On the other hand, the approachable voice tone is useful in class when the teacher wants the group to participate in answering questions, discussing and brainstorming. It may come, after giving instructions, in the form of “Any questions?” to ensure pupils have understood what is required. Listen in your mind's ear to the natural openness of this question. It is pronounced with a ripple effect and ends on a high note. To endorse the message unmistakeably use it together with the approachable look described in the previous session.
Until now you have read about non-verbals in the visual and auditory spheres. However, auditory also covers what is said as well as how you say it. Language is a means of representing reality to ourselves and our choice of words can support positive management or provoke mismanagement.
Noam Chomsky's transformational grammar revealed that we configure our reality linguistically using three primary sources: Generalisation, Distortion and Suppression. The importance for teachers is that someone may disrupt the class and depress the positive relationship you are working to build by voicing statements couched in these ways. It is of even more importance that the teacher have a quick reply at the ready in order to manage this disruption. The interruption has distracted the class from your agenda and your goal is to obviate the distraction and refocus attention on the lesson. You do this by managing the verbal behaviour, not the person, thereby maintaining the relationship.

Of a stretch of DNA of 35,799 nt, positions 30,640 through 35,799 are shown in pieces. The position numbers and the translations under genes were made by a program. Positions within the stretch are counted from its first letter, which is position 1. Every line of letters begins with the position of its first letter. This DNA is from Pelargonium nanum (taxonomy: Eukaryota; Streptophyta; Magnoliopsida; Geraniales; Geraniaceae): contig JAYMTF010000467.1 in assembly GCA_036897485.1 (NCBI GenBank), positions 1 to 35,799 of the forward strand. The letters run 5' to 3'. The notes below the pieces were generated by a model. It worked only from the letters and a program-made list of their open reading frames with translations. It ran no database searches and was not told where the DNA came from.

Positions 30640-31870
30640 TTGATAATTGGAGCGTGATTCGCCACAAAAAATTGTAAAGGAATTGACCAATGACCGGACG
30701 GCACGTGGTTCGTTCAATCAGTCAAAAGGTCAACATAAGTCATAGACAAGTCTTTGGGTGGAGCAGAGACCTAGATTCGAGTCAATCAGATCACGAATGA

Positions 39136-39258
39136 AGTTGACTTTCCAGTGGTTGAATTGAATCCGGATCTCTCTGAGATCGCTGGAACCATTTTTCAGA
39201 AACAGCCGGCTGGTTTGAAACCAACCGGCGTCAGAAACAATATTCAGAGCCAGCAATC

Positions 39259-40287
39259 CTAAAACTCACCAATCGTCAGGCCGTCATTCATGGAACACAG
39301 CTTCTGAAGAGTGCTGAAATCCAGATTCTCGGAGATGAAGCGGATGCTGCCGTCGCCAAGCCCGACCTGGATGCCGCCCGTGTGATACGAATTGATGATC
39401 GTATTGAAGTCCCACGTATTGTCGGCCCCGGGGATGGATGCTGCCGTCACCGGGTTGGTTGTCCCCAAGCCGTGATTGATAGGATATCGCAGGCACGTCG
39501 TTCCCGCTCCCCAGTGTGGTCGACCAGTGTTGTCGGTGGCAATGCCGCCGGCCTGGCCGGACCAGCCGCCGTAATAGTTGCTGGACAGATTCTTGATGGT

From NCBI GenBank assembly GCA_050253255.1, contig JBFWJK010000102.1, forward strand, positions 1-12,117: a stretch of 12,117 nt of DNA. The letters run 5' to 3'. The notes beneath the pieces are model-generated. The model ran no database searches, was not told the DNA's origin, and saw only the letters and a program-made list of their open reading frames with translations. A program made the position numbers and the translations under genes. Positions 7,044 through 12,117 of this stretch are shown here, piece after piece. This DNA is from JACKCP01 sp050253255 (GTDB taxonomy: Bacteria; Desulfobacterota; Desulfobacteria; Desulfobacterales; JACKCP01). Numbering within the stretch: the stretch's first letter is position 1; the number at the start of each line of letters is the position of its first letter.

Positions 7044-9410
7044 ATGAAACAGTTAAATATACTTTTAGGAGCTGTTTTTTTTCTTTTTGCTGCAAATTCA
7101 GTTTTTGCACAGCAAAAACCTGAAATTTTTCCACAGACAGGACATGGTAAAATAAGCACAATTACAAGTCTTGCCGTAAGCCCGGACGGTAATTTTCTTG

Generalisation is a broad statement which affirms that what is true some of the time is actually true all of the time. It is in vogue particularly in political statements like “Everyone knows...” which is not a truth but an induced belief. The aim is to appeal to group-think or feel an outsider if you don't agree with what 'everyone' accepts. As educators we have the opportunity to help our pupils think more precisely.
Notice that your goal is not to engage in a discussion but to get back on task. When you ask the reply question you throw the speaker back on his own resources and they turn inside to find the answer. You then take advantage of this slight lull to smartly refocus class attention on the subject content.
Distortion is about expressing inaccuracy. We process our sensory experience as a misrepresentation. Imagining ghosts, putting things off for tomorrow or not interpreting properly what others said are examples of how we distort reality. Leaders can also use distortions to outline a glowing future.
As with generalisations you may not always hear distorted interjections expressed in front of the group but from individuals when you are overseeing task work. It is just as important to rapidly give the pupil something to think about before refocusing on the task. You are instilling doubt as to their expressed misrepresentations and thus helping them to think straighter. Here are some examples with possible replies:
Suppression is a form of selection.